The range of outcome measures that we observed was limited by those available in the data set to which we had access. Our results do, however, complement the study quoted earlier,11 showing improved satisfaction among NHS-funded patients treated in ISHPs compared with NHS hospitals. As routine data sets mature we will be able to evaluate more, and arguably better, outcomes such as patient-reported outcome measures. For example, a recent cohort study compared the generic quality of life following hip replacement where the outcomes were slightly in favour of independent providers.7
Possible causal mechanisms
In so far as outcomes may be causal, we speculate that length of stay and readmissions may be influenced by different causal mechanisms—operational efficiency with respect to length of stay and technical competence with respect to readmission. Regarding length of stay, time of discharge is influenced by the patient’s condition and by hospital policy and operational factors. For example, independent providers might have more incentives to implement same-day discharge policies, and there is evidence in the data that some ISHPs followed a policy, perhaps fashion, for day-case hip surgery for a period of time. Regarding readmission, we cited a number of reasons why outcomes may be worse in ISHPs, such as the effect of operating in a less familiar environment. However, it is also the case that admission rights to ISHPs are usually restricted to registered specialists, while less experienced trainees provide a high proportion of care in the NHS. We can thus speculate that greater technical efficiency may explain some of the findings in our study.
The finding that emergency hospital transfers were more common in ISHPs does not necessarily reflect on the safety of care. Many ISHPs lack the full range of services, including intensive care, required for management of an emergency case. Thus, given an emergency, a patient in an ISHP is more likely to be transferred than an equivalent patient in the NHS who is already likely to be in the institution of last resort.
As stated in the Introduction section, plausible concerns have been expressed regarding the safety of elective surgery in the independent sector. Taken in the round, our findings provide a measure of reassurance that Independent Sector Healthcare Providers are providing an acceptable service. In the context of meeting the backlog of cases following the COVID-19 pandemic this may be a useful finding. But our results stop short of total reassurance, and ongoing scrutiny of a richer set of outcomes and further investigation of practice is required in both the NHS and ISHPs.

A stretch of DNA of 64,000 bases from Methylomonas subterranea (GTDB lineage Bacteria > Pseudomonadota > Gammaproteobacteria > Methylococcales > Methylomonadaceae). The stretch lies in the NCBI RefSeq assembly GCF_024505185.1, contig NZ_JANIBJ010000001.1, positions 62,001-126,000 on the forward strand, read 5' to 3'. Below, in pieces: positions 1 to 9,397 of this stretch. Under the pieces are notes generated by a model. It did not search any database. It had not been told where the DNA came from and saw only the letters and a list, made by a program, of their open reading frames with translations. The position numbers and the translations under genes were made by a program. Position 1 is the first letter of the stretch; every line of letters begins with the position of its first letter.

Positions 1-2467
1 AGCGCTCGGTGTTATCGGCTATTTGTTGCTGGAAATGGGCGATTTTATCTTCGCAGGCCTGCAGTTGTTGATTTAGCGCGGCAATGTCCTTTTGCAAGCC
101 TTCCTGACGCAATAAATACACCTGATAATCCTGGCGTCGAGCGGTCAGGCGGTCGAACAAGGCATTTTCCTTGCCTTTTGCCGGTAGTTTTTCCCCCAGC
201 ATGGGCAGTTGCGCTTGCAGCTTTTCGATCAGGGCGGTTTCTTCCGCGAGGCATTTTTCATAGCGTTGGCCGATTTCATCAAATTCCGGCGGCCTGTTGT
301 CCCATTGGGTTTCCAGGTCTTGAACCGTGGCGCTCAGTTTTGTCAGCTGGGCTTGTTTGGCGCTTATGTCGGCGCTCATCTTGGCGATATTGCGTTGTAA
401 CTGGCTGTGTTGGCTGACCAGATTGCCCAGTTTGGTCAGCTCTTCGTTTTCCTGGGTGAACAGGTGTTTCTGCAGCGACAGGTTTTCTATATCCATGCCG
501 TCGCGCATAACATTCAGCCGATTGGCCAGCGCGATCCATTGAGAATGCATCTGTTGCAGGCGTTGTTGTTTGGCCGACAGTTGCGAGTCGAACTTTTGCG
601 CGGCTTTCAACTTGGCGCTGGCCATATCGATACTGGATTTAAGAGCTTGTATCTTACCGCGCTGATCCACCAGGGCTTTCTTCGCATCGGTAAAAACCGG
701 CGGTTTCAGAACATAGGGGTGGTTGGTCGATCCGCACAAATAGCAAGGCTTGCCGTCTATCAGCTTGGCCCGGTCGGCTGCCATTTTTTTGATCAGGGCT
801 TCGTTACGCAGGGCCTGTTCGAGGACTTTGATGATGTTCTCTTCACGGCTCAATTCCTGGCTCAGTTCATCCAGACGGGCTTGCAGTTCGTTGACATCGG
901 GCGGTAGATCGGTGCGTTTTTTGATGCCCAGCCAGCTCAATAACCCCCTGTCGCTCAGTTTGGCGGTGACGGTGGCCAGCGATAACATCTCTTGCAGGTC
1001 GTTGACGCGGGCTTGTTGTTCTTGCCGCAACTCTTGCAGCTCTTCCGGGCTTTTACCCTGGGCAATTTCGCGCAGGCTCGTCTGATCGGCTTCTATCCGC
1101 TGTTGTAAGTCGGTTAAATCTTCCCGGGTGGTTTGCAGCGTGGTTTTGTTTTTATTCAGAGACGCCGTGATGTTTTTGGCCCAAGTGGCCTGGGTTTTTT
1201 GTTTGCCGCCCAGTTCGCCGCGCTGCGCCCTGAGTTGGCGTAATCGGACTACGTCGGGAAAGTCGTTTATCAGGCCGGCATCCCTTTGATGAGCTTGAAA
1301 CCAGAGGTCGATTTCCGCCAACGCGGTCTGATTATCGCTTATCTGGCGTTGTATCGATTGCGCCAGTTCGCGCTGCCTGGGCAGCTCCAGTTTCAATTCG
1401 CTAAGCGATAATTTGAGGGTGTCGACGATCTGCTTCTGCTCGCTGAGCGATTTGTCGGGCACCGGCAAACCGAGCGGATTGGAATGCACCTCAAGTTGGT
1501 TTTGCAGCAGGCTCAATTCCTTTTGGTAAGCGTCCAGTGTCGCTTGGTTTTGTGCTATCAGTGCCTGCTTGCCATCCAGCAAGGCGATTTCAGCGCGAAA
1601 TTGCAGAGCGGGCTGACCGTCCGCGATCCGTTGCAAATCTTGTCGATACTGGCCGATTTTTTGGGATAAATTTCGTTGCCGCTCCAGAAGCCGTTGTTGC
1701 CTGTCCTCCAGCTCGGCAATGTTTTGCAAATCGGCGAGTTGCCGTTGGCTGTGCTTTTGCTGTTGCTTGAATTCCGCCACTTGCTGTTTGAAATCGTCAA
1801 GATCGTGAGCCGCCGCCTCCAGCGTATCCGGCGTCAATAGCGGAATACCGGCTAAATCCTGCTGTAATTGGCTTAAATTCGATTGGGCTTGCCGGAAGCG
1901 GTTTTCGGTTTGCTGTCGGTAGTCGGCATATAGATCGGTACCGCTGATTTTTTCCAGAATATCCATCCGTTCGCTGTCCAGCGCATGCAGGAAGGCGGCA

Data availability statement
Data may be obtained from a third party and are not publicly available. Linked HES and ONS data may be obtained from NHS Digital via the Data Access Request Service (DARS) and are not publicly available.
This web only file has been produced by the BMJ Publishing Group from an electronic file supplied by the author(s) and has not been edited for content.
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- Data supplement 22
Contributors RL, SG and PB conceived the study. KR, RL and HC drafted the analysis protocol. HC and AL extracted the data and conducted the statistical analyses, with guidance from SIW. HC wrote the first draft of the manuscript. All authors reviewed and contributed to the writing of the manuscript.
Funding This research was funded by the National Institute for Health Research (NIHR) Applied Research Collaboration (ARC) West Midlands and NIHR ARC East Midlands through the Margaret Peters Centre at University Hospitals Birmingham NHS Foundation Trust.
Disclaimer The views expressed are those of the authors and not necessarily those of the NIHR, the NHS or the Department of Health and Social Care.
Competing interests None declared.
Provenance and peer review Not commissioned; internally peer reviewed.
Supplemental material This content has been supplied by the author(s). It has not been vetted by BMJ Publishing Group Limited (BMJ) and may not have been peer-reviewed. Any opinions or recommendations discussed are solely those of the author(s) and are not endorsed by BMJ. BMJ disclaims all liability and responsibility arising from any reliance placed on the content. Where the content includes any translated material, BMJ does not warrant the accuracy and reliability of the translations (including but not limited to local regulations, clinical guidelines, terminology, drug names and drug dosages), and is not responsible for any error and/or omissions arising from translation and adaptation or otherwise.